Monday, April 20, 2009

STI: More cartilage transplants for bad knees

April 21, 2009

More cartilage transplants for bad knees

Younger patients turn to treatment to fill 'potholes' in damaged tissues

By Salma Khalik 


ACTIVE people in their 40s are no longer putting up with the pain and immobility caused by damaged cartilage in their knees.


They are instead checking into hospitals to get their problem surgically fixed.


The operation, an autologous cartilage transplant, involves harvesting a small amount of their cartilage or connective tissue, growing this in a laboratory till there are millions of cells, and then implanting this in their bad knees.


The National University Hospital (NUH) has done more than 100 such transplants since 2000.


Demand for this treatment is growing, with two or three operations done every month here.


The surgery is like having an infusion of fresh cartilage to patch up 'potholes' in the tissue, which could have come from contact sports or other injuries.


The patient's pain from this problem comes from the holes leaving nerve ends in the bone exposed.


Patients are always given painkillers as the first line of treatment. But if these do not work, and the person wishes to continue playing sports, an autologous transplant of cartilage is now a viable option.Since the cartilage is harvested from the patient himself, the risk of rejection is zero.


However, this is not a treatment surgeons offer older people, who are mostly given total knee replacements.


But as Dr M. Yegappan, an orthopaedic doctor in private practice, pointed out, knee replacements are not the best solution for patients in their 40s or 50s as artificial knees last only a decade or two.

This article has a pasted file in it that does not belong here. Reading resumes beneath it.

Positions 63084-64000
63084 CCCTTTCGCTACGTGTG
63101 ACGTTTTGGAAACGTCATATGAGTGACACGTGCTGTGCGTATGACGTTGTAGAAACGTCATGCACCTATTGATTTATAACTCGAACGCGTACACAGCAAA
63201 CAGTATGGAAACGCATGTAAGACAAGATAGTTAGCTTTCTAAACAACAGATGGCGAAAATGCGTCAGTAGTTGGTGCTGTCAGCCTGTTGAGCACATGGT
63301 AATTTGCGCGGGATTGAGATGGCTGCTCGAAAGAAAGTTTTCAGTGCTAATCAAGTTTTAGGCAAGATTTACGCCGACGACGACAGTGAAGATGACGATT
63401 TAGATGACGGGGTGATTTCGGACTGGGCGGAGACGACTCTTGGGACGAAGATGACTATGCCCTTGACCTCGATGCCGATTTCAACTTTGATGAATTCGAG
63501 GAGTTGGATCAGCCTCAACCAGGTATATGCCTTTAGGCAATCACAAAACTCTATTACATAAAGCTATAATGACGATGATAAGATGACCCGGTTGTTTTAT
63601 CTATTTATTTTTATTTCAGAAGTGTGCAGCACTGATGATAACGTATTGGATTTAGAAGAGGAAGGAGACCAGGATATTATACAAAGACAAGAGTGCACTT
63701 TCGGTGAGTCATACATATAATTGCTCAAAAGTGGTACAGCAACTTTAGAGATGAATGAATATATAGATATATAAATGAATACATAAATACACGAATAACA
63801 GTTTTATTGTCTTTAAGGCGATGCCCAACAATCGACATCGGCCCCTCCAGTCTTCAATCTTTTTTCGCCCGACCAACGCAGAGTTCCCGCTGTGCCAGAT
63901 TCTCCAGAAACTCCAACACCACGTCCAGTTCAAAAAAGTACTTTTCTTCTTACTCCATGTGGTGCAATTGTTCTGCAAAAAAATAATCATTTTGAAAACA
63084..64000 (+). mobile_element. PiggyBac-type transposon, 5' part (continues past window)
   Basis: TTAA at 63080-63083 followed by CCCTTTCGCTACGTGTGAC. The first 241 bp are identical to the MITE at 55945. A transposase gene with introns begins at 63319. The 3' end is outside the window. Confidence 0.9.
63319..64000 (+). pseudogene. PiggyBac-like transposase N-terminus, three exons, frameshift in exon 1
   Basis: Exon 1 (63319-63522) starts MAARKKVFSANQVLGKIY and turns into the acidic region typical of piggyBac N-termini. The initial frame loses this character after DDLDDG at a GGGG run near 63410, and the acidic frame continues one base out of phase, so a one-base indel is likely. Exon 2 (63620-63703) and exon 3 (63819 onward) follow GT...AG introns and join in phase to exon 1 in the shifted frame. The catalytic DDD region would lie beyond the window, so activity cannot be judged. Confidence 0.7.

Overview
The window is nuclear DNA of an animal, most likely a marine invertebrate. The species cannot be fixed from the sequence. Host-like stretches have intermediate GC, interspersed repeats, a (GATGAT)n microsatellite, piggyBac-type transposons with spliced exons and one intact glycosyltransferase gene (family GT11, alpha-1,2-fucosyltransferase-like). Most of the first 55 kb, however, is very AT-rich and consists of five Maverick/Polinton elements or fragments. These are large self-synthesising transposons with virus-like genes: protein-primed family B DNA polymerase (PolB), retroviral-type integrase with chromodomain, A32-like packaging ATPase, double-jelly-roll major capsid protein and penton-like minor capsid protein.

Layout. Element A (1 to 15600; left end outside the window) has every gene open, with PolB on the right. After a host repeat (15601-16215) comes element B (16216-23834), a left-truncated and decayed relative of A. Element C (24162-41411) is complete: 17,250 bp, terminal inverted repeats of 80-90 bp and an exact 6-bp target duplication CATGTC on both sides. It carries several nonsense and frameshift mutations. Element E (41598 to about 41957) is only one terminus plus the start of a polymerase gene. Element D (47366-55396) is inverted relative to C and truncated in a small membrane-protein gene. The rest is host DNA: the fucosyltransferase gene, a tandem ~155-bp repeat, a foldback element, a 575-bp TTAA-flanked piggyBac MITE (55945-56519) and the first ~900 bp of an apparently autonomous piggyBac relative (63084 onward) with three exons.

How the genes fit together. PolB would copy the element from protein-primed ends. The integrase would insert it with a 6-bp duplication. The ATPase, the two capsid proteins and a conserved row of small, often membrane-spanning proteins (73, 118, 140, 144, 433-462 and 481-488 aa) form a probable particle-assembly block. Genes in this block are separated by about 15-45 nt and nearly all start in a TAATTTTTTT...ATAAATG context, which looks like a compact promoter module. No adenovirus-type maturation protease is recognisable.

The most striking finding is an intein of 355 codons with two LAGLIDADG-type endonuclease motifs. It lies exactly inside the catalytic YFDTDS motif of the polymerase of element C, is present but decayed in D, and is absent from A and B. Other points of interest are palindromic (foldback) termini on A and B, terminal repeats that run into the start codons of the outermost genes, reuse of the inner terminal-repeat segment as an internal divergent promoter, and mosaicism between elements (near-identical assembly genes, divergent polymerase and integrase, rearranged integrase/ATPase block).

A 40-year-old getting his first replacement will need two or more in his lifetime.


The downside of an autologous cartilage transplant is its cost, although subsidised treatment is available in public hospitals.


NUH - still the only place here with laboratory facilities to grow cartilage cells - charges $9,000 for this service alone; a subsidised patient pays $2,500 for this.


The surgeon's fee for the two operations - the first to harvest the cartilage and the second, to implant - is extra.


A surgeon in private practice, like Dr Yegappan, charges about $35,000 in all, which includes the $15,500 cost of growing his patient's harvested cartilage in an Austrian laboratory. The bulk of this bill is covered by insurance, he said.


The total of $6,000 Mr Hui Kong Meng, a 42-year-old wafer engineer, paid last year for subsidised treatment in a B2 ward at NUH is typical. His medical insurance picked up most of the tab.


He is back to his golf, swimming and weight training, but has stopped doing long-distance runs to preserve his repaired knees.


He opted for surgery because each time his knees became inflamed, they hurt for a week or two and it was taking longer for the pain and swelling to go down.


Associate Professor James Hui, the director of NUH's Cartilage Repair Programme, said the hospital also grows cartilage stem cells for orthopaedic surgeons in other hospitals and has helped hospitals in Thailand, Indonesia, Malaysia and Saudi Arabia set up cartilage transplant programmes.


Tan Tock Seng Hospital, which has done this surgery for several soldiers, uses cartilage from NUH.

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